We were right that the medical care would be important. The property taxes didn’t turn out to be lower. And, in the end, winter is why my mother is moving away. That’s the kind reason, the one she drags out for friends. It’s so cold, she says, and my other daughter is in Arizona. That’s true. It’s the family she’s spent the least amount of time with and the daughter she probably likes the best. Although, to be fair to my other sister, it’s just me she doesn’t click with. But mostly, here is where my dad died. I don’t think she can get away fast enough.

As we come up on the moving date, I’m parts sad for RR and part happy for Debra and I. This is going to reduce stressful conversations and increase weekend opportunities. I’ll be able to take a deep breath. We won’t have to move a tv, or bring over supper, or change plans for anyone but us. She’ll be happier on the other side of the country. To be honest, I also could use a break from the constant reminder that my dad is gone. In the end, RR seems to be the only casualty. It’s (hopefully) the final loss in two years of losses. And just think, now we have an excuse to vacation in Arizona again!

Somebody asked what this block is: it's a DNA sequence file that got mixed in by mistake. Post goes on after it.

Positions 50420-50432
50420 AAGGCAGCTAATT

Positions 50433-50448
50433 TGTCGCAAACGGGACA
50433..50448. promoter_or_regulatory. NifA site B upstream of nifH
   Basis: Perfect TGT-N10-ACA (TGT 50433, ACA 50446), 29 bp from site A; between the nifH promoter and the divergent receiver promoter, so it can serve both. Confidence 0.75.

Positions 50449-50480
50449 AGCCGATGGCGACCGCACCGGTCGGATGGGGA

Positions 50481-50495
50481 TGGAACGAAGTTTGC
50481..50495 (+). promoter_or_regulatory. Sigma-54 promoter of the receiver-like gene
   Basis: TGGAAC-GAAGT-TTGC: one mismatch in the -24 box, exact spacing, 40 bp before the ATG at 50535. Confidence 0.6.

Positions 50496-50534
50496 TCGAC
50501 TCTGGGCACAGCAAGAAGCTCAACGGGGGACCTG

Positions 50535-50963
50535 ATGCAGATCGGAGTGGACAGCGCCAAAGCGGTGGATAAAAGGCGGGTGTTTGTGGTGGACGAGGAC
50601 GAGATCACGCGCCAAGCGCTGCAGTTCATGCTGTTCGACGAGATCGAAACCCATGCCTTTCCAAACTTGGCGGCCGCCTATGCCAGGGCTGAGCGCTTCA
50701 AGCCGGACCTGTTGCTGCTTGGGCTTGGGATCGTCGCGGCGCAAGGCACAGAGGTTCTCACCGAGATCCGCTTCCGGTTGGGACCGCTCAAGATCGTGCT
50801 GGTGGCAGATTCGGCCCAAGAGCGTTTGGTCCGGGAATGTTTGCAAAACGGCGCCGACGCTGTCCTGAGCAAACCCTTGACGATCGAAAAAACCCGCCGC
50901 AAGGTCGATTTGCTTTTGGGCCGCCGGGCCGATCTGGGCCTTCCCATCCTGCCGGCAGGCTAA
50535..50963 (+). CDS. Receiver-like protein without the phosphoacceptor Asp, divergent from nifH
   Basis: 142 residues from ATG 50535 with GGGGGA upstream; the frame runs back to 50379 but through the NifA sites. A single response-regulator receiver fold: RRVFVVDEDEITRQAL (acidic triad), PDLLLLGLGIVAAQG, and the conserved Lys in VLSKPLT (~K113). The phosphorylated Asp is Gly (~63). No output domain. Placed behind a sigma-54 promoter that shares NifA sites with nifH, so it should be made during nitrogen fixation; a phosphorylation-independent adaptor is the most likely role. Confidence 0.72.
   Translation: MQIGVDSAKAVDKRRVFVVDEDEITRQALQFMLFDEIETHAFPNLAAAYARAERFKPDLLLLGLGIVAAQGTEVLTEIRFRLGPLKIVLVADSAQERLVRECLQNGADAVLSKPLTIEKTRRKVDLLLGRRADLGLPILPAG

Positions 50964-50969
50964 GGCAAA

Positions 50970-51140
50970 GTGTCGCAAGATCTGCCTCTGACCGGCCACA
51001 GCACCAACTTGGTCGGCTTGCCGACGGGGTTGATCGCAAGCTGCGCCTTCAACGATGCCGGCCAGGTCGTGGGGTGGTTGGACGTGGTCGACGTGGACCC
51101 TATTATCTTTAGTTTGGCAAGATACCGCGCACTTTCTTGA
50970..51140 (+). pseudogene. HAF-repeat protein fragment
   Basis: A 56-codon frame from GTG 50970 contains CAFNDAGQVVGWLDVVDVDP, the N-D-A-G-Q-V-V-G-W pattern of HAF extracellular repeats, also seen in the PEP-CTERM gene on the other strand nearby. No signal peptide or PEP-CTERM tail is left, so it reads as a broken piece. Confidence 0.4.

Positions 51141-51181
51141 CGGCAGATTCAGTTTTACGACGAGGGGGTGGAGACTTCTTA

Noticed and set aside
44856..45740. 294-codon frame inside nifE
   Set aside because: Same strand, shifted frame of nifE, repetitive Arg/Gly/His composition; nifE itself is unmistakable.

Eight!

RR is eight. You guys, it’s so much fun to see the delight passing to horror passing to acceptance on the faces of our work acquaintances who realize that oh my god we’ve known these people and their baby since she was in utero and it was that long ago?! Followed by (I suspect) how am I that old/how has almost a decade gone by/why are you (or I) still here? I don’t feel overwhelmed myself, just happy she’s still the delightful little person she always has been (Wolverine-ing aside) and that we’re all still coming out on the good side of life.

I don’t often think of eight in years. Sometimes it’s milestones like number of teeth lost, inches grown, clothing sizes (you guys, we’ve finally left 4T shorts behind. miracles), stuffed animals acquired, or shoes outgrown. Sometimes I think of it in terms of child development expectations: on-grade skills in reading and math, check. Increasing self-awareness and social skills, check. Behavior ups and downs, check.  I’m not proud of this, but eight sometimes is calculated in why nots: Why can’t she ride a bike? Why doesn’t she talk about friends more often? Why does she insist on liking My Little Pony? Why doesn’t she complain about playing alone? Why doesn’t she tell us about her day? Why can’t she swim faster? Why isn’t she a genius at something?